Nutritional Supplementation for Catch-up Grown in Picky Eaters
Children with picky eating behavior who experience delayed growth may be able to rapidly increase their height and weight by taking a daily nutritional supplement Pediasure, according to a new study in Clinical Pediatrics (2003;42:209–17). Those taking the nutritional supplement also had fewer upper respiratory tract infections during the treatment period.
Some studies suggest that the parents of as many as 45% of all children in the United States are so concerned about their children’s eating habits that they contact a pediatrician for medical advice. While there is likely no single reason kids become finicky at the dinner table, eating patterns of parents, poor food quality, lack of food variety, and the family dining atmosphere may all play a role in how a child eats. Children who eat limited amounts or types of food may be predisposed to nutritional deficiencies, which could contribute to delayed growth and increased susceptibility to infections.
In the new study, 90 children between the ages of 36 and 60 months who fell below the twenty-fifth weight-for-height percentile were assigned to receive nutritional counseling alone or nutritional counseling plus a daily nutritional supplement containing protein, vitamins, and minerals and providing 540 calories per day for three months. The nutritional counseling included advice to eat smaller, more frequent meals; to increase food variety; to avoid soft drinks and limit juices; and to provide a pleasant dining atmosphere. No restrictions were placed on specific types of foods to eat. Height, weight, and weight-for-height percentiles were measured initially and then monthly for the duration of the study.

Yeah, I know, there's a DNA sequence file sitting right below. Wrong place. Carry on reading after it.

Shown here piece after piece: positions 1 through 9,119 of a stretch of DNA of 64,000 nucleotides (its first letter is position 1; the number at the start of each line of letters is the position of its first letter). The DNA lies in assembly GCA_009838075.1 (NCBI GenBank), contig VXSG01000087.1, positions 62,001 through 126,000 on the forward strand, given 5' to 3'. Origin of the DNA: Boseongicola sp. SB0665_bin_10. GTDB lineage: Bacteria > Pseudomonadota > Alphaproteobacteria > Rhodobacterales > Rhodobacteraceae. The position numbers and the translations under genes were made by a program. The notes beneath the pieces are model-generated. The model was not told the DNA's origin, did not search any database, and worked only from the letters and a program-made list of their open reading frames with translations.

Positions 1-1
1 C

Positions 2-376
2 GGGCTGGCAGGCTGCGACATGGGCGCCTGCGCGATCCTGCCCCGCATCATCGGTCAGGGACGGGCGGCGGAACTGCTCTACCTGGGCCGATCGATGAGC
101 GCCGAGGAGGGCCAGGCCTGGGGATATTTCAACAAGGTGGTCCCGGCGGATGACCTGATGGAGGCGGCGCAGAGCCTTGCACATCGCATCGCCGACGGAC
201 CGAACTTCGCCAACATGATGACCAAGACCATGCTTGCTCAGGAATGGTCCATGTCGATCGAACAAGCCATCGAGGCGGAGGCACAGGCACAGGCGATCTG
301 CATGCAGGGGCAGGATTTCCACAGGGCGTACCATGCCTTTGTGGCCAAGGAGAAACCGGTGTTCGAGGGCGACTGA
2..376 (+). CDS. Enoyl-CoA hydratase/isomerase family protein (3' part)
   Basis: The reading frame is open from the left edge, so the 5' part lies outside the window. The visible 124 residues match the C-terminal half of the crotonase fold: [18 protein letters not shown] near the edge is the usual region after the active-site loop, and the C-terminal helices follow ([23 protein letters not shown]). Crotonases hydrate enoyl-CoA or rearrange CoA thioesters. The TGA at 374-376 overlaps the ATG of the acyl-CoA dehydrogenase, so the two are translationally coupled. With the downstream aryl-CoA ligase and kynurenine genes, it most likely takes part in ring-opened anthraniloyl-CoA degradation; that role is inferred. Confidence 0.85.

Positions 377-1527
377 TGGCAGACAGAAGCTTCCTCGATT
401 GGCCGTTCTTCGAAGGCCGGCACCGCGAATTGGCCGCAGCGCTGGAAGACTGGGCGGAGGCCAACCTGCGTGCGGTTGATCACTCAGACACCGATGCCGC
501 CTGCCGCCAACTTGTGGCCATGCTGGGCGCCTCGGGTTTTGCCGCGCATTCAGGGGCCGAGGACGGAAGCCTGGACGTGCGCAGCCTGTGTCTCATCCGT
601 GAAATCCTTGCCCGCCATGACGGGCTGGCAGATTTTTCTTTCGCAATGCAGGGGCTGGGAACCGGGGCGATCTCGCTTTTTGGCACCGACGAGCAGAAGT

The children taking the nutritional supplement had a significant 13% increase in weight-for-height percentile after three months of treatment, compared with a 2% increase among those who only received nutritional counseling. The incidences of upper respiratory infections in the treatment group and nutritional-counseling-only group were 28% and 51%, respectively, suggesting the nutritional supplement may help strengthen the immune system.
Children who fall behind in growth due to picky eating can catch up relatively quickly by adding more nutrients to their daily diet. However, some studies have demonstrated that if growth is delayed too long early in life complete catch-up may not occur. Deficiencies of certain minerals, such as iron and zinc, are known to cause growth failure and impaired neurological development and immune function. Since nutritional status was not measured in this study, it is unknown whether a single nutrient or combination of nutrients in the supplement accounted for the increase in growth and the reduction in frequency of infections.
Darin Ingels, ND, MT (ASCP), received his bachelor’s degree from Purdue University and his Doctorate of Naturopathic Medicine from Bastyr University in Kenmore, WA. Dr. Ingels is the author of The Natural Pharmacist: Lowering Cholesterol (Prima, 1999) and Natural Treatments for High Cholesterol (Prima, 2000). He currently is in private practice at New England Family Health Associates located in Southport, CT, where he specializes in environmental medicine and allergies. Dr. Ingels is a regular contributor to Healthnotes and Healthnotes Newswire.
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